As we’re not to the point yet where we can be working at the site, Josh continued to work on cabinetry this week, and also began the process of staining our interior doors. The stain, of course, has been it’s own ongoing mini saga, though now that there’s actual stain on doors, I daresay we won’t (and by we I mean I won’t) be changing my mind again. 🙂 The windows also arrived on Saturday, which are being safely stored with friends closer to the lot in Pine Island. Like the doors, it seems strange to have windows for a house that doesn’t yet exist, but I’m sure we’ll want them sooner rather than later, and we won’t want to wait for them once we need them!
WEEK 4 – Big steps this week in both what’s happening on the homesite and the preparations we’re making away from the lot in advance of starting to be able to frame and build.
At the lot, despite another deluge on Thursday leaving everything in “the hole” soggy again, the sunshine and warm weather from last weekend kept things stable enough to be able to move forward laying the rest of the drain tile (this is pipe mind you…drain “tile” is a lie!) and forming up the foundation walls. Bad weather moved in again this weekend to stall the pouring of the foundation, and we’re hoping this little April snow temper tantrum isn’t a major setback come Monday morning and the start of a new building week!
Away from the building site, Josh has been working feverishly to build an entire house worth of custom cabinetry, and with drawer fronts and cabinet doors coming together, it was time to get serious about picking a stain color. Consequently, we also picked up all our interior doors this week as well, which will be stained the same color as the cabinets, so the moment of truth is upon us. You know how they say if you can’t make a decision, flip a coin and you’ll know what you want the answer to be while the coin is in the air? Well, it turns out the same is true about stain color because we had actually already looked at stain colors, and picked out one we liked, and found a complimentary floor color, and built a sample cabinet door in that color. BUT when the moment of truth arrived, and the stain showed up at the house, and it was time to commit to that “look,” it suddenly had instant buyer’s remorse!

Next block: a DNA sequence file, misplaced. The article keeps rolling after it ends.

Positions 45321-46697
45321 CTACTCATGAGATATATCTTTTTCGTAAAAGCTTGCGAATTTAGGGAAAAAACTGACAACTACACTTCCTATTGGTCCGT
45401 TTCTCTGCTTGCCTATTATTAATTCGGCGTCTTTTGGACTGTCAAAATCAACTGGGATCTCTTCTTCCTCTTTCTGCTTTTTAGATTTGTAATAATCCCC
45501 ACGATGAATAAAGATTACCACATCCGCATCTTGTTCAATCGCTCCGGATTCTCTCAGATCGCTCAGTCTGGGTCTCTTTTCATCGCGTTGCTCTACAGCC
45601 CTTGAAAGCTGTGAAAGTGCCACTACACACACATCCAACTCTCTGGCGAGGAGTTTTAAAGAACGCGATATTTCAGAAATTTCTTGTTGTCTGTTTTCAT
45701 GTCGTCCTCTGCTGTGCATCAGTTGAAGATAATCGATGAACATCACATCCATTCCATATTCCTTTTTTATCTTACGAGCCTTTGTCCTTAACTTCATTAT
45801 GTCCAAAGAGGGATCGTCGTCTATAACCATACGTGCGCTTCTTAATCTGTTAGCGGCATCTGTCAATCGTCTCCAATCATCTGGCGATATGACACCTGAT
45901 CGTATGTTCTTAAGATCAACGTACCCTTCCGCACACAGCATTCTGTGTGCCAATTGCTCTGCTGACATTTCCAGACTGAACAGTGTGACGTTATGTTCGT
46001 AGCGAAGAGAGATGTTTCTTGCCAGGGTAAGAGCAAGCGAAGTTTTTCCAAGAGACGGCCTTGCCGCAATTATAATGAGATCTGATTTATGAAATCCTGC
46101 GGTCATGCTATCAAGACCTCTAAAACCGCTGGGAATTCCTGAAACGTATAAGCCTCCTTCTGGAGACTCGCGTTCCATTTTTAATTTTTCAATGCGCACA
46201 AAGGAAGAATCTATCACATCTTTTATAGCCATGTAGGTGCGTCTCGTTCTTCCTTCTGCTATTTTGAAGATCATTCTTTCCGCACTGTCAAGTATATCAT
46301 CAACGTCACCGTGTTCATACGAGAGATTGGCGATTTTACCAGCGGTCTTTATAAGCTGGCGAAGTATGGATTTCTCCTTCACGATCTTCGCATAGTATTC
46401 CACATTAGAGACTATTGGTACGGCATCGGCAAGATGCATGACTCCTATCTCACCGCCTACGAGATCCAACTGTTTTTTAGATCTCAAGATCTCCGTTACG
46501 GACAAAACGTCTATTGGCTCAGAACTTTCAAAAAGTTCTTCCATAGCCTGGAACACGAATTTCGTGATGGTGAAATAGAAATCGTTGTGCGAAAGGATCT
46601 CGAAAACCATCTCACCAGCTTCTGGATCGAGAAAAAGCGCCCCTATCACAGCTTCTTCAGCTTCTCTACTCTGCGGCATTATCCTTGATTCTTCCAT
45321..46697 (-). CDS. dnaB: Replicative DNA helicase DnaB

The best time to have buyer’s remorse about a stain color is while the stain is still in the bottle and not on the cabinets!! And after much discussion, it turned out that while Josh wasn’t having remorse, per se, about the cabinet stain, he did agree that our decision was likely, at least slightly, impacted by the fact that it was the first stain we found that didn’t come out completely splotchy and blotted on our maple cabinets. As I couldn’t shake my doubt about our choice, we eventually headed back to the drawing board, in the process picking up paint chips, tile samples, stone samples, and cabinet hardware, all in an effort to put together a complete look that we were excited about, and define the kind of feel we wanted the house to have!
WEEK 3 – In these first few weeks, progress has felt a little bit like taking two steps forward and one back. After stalling for the six inches of snow before we could finish digging our hole, this last week we pushed to getting footings in before the anticipated rainstorm towards the end of the week, which proved to be wise as we got almost 5 inches of rain! However, now we’re stalled by water as we’ve wound up with more of a pool than a foundation. Still, it seems like the footings cured without issue, and assuming things continue to dry out (three days of sun and seventies helped this weekend!) we should be back on track to form up the foundation walls this week.
We’re also waiting to hear what’s to become of our three baby willow trees in the backyard. They’re planted on our lot, which backs out onto the city’s easement, and there seems to be a conflict with the city as to their placement. Our excavator has been attempting to mediate the situation and hopefully will come to a compromise that allows us to preserve the trees as they are a definite perk of the backyard space!
WEEK 2 – Though we officially broke ground on April 2nd, we’ve been stalled in the last few days by a mid-April snow storm. Here’s hoping next week brings better weather and a progress on the foundation!
WEEK 1 – The machinery has been moved to the lot, and the first scope of dirt has been moved! We’ve been fortunate that the frost came out of the ground as quickly as it did as we weren’t expecting to be able to start for another few weeks. The main challenge in this first stage of digging will be to access the water line which runs parallel to, and eight feet underneath, the new fiber optic cable that was recently laid. That will likely need to be dug out by hand before the rest of the foundation can be dug in earnest.